On June 2, the Russian Duma unanimously backed an agreement, originally signed in October 2001, on joint air patrols and the exchange of information, paving the way for the future joint use of the air and air defense forces of Russia and Uzbekistan (Interfax, Moscow, June 2).
The traditionally strained relationship between Uzbekistan and Russia, clearly signaled by Tashkent’s decision to withdraw from the Collective Security Treaty in 1999 and further complicated by the 2001 deployment of US and coalition military personnel in Uzbekistan in support of the war on terrorism, has made consistent progress in recent months. Russian President Vladimir Putin’s visit to Samarkand in September 2003 demonstrated that Karimov was open to pursuing closer relations, particularly in the economic sphere, in which he is desperate to demonstrate credibility. Indeed, Karimov recently reaffirmed his interest in the development of a single economic space within Central Asia (Uzbek Radio First Program, Tashkent, May 28).
This warming of bilateral relations with Russia took a leap forward as an unforeseen consequence of the terrorist bombings in Tashkent and Bukhara in late March and early April 2004, which appear to have taken the Uzbek regime by surprise. Contact between the two capitals has increased, and an appetite has emerged for real progress in security cooperation. Karimov’s visit to Moscow in April 2004, witnessed a further deepening and intensification of security relations.
Uzbekistan’s Defense Minister Kadyr Gulomov described the visit to Tashkent by his Russian counterpart, Sergei Ivanov, as a significant event in bilateral military relations. The meeting itself confirmed an agreement on the intention to hold joint Uzbek-Russian military exercises in 2005, and saw an invitation from Russia for Uzbekistan to send observers to its Collective Security Treaty Organization (CSTO) antiterrorist exercises in summer 2004. They stopped short of agreeing on a Russian presence in the country for the time being, since it clashes with the Uzbekistan’s official defense concept. The finer detail of those discussions focused on cooperation between their secret services. Ivanov was reportedly accompanied by a large delegation of senior officers of the Federal Security Service (FSB), the GRU (military intelligence), and from other security structures. This may well signal Uzbekistan’s keenness to cooperate at a more sensitive and practical level with Russian intelligence on the task of countering terrorism (Vremya Novostei, April 13, p.2).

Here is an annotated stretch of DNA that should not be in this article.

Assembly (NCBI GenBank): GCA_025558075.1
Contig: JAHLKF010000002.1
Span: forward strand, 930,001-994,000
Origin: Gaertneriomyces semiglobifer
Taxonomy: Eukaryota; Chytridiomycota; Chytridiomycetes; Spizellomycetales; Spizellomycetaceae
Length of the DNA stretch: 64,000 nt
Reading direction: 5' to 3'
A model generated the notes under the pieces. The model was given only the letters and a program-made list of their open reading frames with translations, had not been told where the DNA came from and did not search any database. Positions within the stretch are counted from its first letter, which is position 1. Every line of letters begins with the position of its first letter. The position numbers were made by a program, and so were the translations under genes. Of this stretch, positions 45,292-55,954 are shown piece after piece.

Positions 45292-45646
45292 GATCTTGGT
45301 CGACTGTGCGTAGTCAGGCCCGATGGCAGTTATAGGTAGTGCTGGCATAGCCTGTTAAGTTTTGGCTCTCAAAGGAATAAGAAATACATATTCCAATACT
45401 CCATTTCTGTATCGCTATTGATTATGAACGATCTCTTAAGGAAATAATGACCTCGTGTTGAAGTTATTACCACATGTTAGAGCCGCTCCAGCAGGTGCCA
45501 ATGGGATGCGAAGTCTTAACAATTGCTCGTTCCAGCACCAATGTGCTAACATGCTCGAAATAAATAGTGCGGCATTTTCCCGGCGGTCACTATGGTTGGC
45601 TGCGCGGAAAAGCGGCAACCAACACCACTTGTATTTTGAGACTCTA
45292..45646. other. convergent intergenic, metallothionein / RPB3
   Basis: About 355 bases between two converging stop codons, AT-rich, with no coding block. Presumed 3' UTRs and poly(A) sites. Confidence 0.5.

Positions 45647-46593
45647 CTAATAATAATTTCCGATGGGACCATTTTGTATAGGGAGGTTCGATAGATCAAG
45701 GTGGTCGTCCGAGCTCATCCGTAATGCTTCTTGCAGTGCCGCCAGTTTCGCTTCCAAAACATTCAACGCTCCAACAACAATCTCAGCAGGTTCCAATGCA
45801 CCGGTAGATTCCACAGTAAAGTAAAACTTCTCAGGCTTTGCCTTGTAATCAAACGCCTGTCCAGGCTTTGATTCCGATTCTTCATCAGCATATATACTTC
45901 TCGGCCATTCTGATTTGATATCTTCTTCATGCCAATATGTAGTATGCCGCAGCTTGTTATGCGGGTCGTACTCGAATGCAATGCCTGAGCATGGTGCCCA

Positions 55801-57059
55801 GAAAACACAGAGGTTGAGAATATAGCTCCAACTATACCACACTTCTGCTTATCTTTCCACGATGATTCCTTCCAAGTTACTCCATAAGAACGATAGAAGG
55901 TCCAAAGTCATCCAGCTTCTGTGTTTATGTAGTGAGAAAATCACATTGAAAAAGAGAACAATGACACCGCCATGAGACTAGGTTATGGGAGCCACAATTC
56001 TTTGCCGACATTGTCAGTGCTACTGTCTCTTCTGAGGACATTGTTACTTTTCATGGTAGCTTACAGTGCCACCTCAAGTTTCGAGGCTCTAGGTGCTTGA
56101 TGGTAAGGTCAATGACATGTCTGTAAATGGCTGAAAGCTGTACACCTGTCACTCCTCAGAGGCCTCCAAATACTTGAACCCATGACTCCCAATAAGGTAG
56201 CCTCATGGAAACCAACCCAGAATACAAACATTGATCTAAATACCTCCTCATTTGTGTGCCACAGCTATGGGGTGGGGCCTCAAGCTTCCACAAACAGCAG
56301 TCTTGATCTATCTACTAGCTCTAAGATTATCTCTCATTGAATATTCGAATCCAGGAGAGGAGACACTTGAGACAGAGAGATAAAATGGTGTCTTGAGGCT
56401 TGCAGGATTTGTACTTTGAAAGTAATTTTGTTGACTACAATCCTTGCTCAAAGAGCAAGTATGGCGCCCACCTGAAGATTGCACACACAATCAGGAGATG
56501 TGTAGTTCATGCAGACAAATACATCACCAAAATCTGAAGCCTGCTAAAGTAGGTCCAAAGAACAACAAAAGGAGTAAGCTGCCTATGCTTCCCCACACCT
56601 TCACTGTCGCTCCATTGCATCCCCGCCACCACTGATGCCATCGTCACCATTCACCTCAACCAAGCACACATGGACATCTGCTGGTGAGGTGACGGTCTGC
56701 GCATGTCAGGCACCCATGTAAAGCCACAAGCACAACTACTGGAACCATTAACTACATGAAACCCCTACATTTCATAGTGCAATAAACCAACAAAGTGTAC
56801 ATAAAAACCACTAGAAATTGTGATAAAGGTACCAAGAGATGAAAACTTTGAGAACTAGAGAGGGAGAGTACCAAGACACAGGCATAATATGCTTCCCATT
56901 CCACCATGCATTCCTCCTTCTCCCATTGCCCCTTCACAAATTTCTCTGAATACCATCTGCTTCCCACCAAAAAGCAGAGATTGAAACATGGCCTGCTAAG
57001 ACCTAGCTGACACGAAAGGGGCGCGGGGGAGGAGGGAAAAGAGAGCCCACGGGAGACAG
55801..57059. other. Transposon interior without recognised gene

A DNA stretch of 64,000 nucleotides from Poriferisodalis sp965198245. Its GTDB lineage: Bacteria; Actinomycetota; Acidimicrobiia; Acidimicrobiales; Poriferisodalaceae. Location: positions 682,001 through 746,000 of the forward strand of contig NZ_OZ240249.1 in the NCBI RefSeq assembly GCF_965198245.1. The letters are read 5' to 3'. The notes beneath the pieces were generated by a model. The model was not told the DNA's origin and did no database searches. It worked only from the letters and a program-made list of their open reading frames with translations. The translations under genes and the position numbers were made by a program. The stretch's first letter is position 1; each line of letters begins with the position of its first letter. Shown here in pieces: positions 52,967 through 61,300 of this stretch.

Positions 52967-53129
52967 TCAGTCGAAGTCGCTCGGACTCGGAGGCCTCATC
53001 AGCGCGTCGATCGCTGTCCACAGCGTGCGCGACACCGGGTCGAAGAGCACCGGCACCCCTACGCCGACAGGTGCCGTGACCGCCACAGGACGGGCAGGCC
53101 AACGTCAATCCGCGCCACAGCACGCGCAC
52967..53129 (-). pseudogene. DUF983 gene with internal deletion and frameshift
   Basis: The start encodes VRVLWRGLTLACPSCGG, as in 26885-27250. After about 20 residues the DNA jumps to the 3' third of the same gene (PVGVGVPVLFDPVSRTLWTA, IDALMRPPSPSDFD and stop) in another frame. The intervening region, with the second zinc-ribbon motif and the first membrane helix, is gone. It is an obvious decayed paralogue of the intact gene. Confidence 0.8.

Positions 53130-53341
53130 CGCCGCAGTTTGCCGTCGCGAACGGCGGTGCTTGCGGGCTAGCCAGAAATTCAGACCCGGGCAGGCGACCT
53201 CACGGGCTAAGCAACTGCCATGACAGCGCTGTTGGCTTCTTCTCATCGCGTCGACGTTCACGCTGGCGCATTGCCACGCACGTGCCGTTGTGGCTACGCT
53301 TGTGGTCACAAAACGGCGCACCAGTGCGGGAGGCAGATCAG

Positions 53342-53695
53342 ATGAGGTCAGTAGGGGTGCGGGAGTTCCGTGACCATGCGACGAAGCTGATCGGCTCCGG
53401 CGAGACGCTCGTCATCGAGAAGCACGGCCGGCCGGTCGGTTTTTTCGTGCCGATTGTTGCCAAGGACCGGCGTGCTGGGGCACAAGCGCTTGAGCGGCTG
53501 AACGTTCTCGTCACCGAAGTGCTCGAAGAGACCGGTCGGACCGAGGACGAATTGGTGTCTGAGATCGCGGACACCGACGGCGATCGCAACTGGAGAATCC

On May 13 Ivanov made yet another visit to Uzbekistan, this time exploring security matters with Karimov. Karimov, recognizing the attention from Moscow was of a different nature to the rising criticism of Uzbek human rights in Washington, seized the opportunity. He expressed solidarity and sympathy with Russia over the terrorist attack in Grozny on May 9 (Victory Day) that killed pro-Russian Chechen President Akhmad Kadyrov and several others. But crucially, he went on to link the attacks in Uzbekistan with the Chechen attack: “I have no doubt,” Karimov affirmed, “that the organizers of this terrorist act are not in Chechnya or any other part of Russia, but outside it. I would like to draw a parallel between the events in Chechnya and the recent terrorist acts in Uzbekistan.” (Interfax, Moscow, May 13)
Linking these events in this particular manner has a potentially great political dividend for Uzbekistan in its relations with Russia. Although the reality of Karimov’s statement may be open to question, it does serve to illustrate the continued drift back into the Russian fold. That return has been stimulated by attacks in Uzbekistan and failure of Uzbek authorities to internationalize the investigation. Remarkably, even before the official investigation is completed, Karimov has indicated his belief that the attacks were planned and organized outside Uzbekistan, in the southern Vaziristan area of the Pakistani-Afghan border (Interfax, Tashkent, April 29). In the face of criticism from its friends in Washington, ending the Soros Foundation’s work within Uzbekistan, Karimov has calculated that there is much to be gained at a geostrategic level in strengthening his relations with Moscow.
Russian Security Council Secretary Igor Ivanov’s meeting this week in Tashkent, with his counterpart Ruslan Mirzayev, further indicated the close relationship as both countries prepared for the Shanghai Cooperation Organization (SCO) Summit (Uzbek TV, Tashkent June 3). In this context, as Uzbekistan continues to search for longer-term regional security, the rapprochement between Tashkent and Moscow looks set to continue. Karimov will set a high price on strengthening the SCO, participating actively and supporting the Regional Antiterrorist Structure (RATS), which opened this year in Tashkent. Although he will not pursue this policy at the expense of Uzbekistan’s strategic partnership with the US, he will be strengthened in his dealings with the West, through a new strategic partnership with Russia, which could be agreed at the SCO summit in Tashkent on June 11.